A recommendation from my friend Anne brought me to Pasadena’s Sushi Ichi. Located on the Arroyo Parkway directly across the street from the first-ever Trader Joe’s, this unassuming sushi spot makes it possible to enjoy really fine fishes without having to travel to Little Tokyo or the Westside. Pasadenians, rejoice!
For my first meal at Sushi Ichi, my friend Lien and I opted to experience the omakase. We reserved two seats at the bar for the occasion.
Chef Ichi is a one-man show, which can either lead to a wonderfully intimate experience or be a big ‘ol burden depending on when you visit. On weeknights when the restaurant isn’t too busy, fishes are quick to arrive at the table and conversation with the chef is encouraged. However, on busy nights like Fridays and Saturdays, service can be markedly slower. Plan your visit wisely, and reservations are encouraged.
My dinner at Sushi Ichi marked a turning point in my sushi eating career. It was solidified during the meal that I am a fan of neither shiso nor wasabi on my fishes, and that I really should steer clear of endangered fruits of the sea like bluefin tuna and eel, too. These sentiments have been building over the years, but something about tonight made it all crystal clear. Future omakases will be better for this moment of clarity.
Now, onto the goods…
Continue reading ‘Sushi Ichi – Pasadena’
If you’re anything like me, then you’re probably emailing or texting your friends at this very moment to firm up weekend brunching plans. If you haven’t yet figured out the “where” variable in your dining equation, allow me to make the case for Venice’s Sunny Spot.
After a winter-long hiatus, Chef Roy Choi is reintroducing brunch in brilliant fashion. He’s jammed the new menu with big, bold flavors, as well as portions large enough to share—hallmarks of his style of cooking and feeding.
Natural light pours into Sunny Spot’s main dining room and patio, while rap music, particularly of the West Coast variety, blares from the speakers. This space was made for hosting laid back daytime fetes.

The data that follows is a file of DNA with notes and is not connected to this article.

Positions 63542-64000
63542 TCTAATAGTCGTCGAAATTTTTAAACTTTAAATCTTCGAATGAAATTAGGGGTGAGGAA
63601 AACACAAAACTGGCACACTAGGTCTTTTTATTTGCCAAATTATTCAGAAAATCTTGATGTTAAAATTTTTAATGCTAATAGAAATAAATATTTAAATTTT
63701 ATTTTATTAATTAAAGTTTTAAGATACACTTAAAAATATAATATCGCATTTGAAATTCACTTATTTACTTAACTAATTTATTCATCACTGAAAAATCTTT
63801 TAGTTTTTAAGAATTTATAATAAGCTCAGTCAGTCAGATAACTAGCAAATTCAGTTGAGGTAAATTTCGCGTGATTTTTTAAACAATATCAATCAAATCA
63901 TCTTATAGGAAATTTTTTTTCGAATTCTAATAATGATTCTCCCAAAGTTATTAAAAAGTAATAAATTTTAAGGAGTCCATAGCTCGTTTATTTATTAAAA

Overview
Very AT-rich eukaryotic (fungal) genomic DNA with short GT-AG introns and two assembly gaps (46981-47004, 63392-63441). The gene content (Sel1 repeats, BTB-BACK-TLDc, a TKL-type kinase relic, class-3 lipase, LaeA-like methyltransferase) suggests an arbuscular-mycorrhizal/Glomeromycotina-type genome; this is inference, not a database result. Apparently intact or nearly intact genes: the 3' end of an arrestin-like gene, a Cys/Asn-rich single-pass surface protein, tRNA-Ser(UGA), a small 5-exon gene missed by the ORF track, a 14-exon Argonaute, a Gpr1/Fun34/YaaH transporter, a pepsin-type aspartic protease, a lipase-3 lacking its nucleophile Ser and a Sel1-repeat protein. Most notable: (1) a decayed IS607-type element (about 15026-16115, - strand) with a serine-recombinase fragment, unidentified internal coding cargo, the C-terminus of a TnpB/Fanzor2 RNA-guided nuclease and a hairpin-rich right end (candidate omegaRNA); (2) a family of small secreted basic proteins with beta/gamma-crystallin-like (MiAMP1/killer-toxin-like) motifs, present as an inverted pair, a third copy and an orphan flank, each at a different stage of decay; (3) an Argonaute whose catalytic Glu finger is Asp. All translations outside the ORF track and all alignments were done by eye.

Continue reading ‘Weekend Brunch at Sunny Spot – Los Angeles (Venice)’
The residents of Beachwood Canyon are incredibly lucky to have a place like Beachwood Cafe to drop into for breakfast, lunch, and dinner. The space couldn’t be any more adorable, while the cooking is thoughtful and satisfying.
Owner Patti Peck took over the former Village Coffee Shop last March and, along with Chef Minh Phan, converted the one-time greasy spoon into a cozy neighborhood spot serving farm-to-table fare. The Astronomer and I, along with a gaggle of girlfriends, dined at Beachwood Cafe on an uncharacteristically rainy Friday night. The damp weather demanded just the sort of hearty fare that Chef Minh executes superbly well.
Previously, Chef Minh (left) attended Le Cordon Bleu, served as the Pastry Chef at Axe in Venice, and spent time in the kitchens of Gotham Tavern in Portland and the Inn of the Seventh Ray in Topanga Canyon. That’s our friend-in-common Diep Tran on the right.
To start, we sipped sparking wine cocktails accented with pink peppercorns and star anise.
Continue reading ‘Beachwood Cafe – Los Angeles (Hollywood)’
If you’re not tuning in to It’s lunchtime with Jonathan Gold every Wednesday at noon on the L.A. Times’ Daily Dish, then you’re missing out on excellent dialogue about the Los Angeles restaurant scene. During one such “live discussion” a few months back, the merits of a new Downtown eatery called Maccheroni Republic were brought up. I had never heard of the restaurant beforehand, but after registering the words “handmade pasta” and “reasonable prices,” I immediately made plans to check it out. I live for noodles.
Jean Louis DeMori and Antonio Tomassi, the two men behind Maccheroni Republic, opened an Italian restaurant called Locanda Veneta nearly 25 years ago. According to the Times’ food editor Russ Parsons, ” it kicked off the first round of terrific, small, very specific Italian restaurants in Southern California.” Maccheroni Republic is their second venture together.
The menu here is brilliantly simple: just a few appetizers, soups, and a slew of pastas. Between The Astronomer, Diep, and I, we shared two starters and three mains and left pleasantly stuffed.
The first appetizer to arrive was the Nduja ($6.95), a house-made Calabrese salami spread served with toasted crostini. We liked the spicy spread very much, but the bread left a lot to be desired. Little bothers me more than being served unspectacular bread at an otherwise solid restaurant. Continue reading ‘Maccheroni Republic – Los Angeles (Downtown)’
Have you ever woken up with a killer craving for dumplings? I swear this happens to me every other weekend, and thankfully, I live minutes away from the best dumplings around. Though not particularly known for its dining options, Pasadena is the gateway to Chinese food heaven. I’d snag a summer home here if I were you.
To satisfy the beast this Sunday morning, The Astronomer and I passed over our beloved haunts (Mama’s Lu, Dean Sin World, Din Tai Fung, etc.) and headed to Hui Tou Xiang Noodles House. This newish spot in town came recommended by Louise and Jonathan—two very trusty bellies.
We were seated straightaway and treated to a dish of kimchi. Mostly sweet and a little spicy, the fermented cabbage offered a fine diversion as we perused the menu and placed our orders.
Continue reading ‘Hui Tou Xiang Noodles House – San Gabriel’